The purpose of the national DNA database (NDNAD) is to match DNA profiles taken from individuals with those taken from crime scenes. It therefore holds only the information necessary for this function, and does not contain criminal records or information on whether those on it are in prison.
There are good reasons for believing that the great majority of the prison population has a profile on the NDNAD. Police forces have had the power to retain DNA taken from those convicted of recordable offences since the establishment of the DNA database in 1995. For the first few years this power was exercised in relation to more serious offenders, but from 2000 onwards additional funding was made available under the DNA expansion programme to make it standard practice to take samples from all offenders. In April 2004, an amendment to the Police and Criminal Evidence Act introduced by the Criminal Justice Act 2003 came into effect which extended powers to take DNA samples to all those arrested for recordable offences. Following this, taking a DNA sample in the custody suite has become routine procedure. In addition, two prisoner sampling projects have been undertaken, most recently in 2003, to take DNA from any prisoner who had not already been sampled, for example because they had been imprisoned before DNA sampling was widely practiced.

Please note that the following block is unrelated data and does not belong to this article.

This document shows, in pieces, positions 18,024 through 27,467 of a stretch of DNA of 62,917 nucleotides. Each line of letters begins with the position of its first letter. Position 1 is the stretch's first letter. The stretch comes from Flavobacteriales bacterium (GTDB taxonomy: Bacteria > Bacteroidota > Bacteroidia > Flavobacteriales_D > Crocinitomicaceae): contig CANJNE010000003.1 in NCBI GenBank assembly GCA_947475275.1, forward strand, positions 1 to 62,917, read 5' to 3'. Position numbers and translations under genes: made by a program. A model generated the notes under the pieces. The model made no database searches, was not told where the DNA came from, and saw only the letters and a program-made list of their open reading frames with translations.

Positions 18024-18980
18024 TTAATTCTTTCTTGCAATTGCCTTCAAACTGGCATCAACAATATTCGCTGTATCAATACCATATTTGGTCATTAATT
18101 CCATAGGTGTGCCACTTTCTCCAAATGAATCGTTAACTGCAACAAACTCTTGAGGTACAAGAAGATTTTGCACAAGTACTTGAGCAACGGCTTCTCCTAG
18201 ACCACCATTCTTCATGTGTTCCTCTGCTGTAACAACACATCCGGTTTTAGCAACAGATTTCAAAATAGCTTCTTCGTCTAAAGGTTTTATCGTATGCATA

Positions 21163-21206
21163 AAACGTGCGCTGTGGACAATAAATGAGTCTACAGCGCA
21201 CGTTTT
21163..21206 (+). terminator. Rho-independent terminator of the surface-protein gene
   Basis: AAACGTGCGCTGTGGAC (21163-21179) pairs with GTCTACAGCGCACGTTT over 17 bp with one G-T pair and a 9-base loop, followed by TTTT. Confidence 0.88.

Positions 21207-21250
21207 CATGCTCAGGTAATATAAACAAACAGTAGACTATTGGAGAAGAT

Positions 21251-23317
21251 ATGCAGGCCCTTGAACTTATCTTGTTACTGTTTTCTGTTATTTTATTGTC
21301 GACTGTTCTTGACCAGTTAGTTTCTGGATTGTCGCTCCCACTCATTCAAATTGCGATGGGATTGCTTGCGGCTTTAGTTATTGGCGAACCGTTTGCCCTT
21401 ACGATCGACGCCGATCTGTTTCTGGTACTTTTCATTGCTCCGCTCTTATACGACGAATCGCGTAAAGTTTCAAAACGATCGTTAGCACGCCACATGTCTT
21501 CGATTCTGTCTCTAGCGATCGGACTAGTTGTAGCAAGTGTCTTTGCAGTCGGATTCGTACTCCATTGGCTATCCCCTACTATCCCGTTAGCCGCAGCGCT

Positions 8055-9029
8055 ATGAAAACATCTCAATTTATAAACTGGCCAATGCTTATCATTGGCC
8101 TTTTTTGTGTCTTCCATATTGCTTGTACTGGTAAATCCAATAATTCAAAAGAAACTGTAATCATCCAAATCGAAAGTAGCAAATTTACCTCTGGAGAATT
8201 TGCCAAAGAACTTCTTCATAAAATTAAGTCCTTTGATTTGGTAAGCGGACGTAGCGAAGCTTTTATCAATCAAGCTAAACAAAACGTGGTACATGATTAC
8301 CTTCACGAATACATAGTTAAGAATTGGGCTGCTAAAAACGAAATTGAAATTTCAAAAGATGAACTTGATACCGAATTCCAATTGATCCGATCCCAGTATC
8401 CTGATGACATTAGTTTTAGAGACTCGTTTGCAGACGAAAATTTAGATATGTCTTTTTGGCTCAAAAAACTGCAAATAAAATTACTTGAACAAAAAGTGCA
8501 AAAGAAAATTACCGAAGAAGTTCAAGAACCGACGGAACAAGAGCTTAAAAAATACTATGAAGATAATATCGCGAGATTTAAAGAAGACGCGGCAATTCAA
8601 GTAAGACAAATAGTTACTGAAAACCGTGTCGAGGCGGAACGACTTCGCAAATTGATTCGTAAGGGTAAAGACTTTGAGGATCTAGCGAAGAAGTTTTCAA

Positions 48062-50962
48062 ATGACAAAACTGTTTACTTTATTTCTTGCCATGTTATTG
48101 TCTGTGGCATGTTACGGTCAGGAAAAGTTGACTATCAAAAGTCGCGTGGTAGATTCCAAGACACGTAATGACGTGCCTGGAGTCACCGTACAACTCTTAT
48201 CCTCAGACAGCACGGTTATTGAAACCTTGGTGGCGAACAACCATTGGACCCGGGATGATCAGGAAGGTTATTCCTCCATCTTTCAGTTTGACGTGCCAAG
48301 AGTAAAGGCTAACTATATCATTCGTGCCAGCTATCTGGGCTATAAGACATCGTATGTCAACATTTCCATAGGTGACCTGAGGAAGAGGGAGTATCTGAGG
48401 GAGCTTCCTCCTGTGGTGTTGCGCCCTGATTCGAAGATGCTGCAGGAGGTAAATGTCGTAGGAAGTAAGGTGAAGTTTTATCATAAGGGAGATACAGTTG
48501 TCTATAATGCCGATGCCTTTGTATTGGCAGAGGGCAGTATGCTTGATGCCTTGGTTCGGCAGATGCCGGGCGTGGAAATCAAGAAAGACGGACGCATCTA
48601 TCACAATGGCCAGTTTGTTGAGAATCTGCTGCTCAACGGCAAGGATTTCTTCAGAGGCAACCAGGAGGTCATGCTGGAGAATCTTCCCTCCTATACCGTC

Nevertheless, we are determined to ensure that the most serious offenders are on the NDNAD. On 16 December 2008 I announced that we will work with the police to continue to increase the number of convicted offenders on the NDNAD. This will focus on those convicted of serious offences and will include taking DNA from offenders in prison for rape and murder not already on the NDNAD.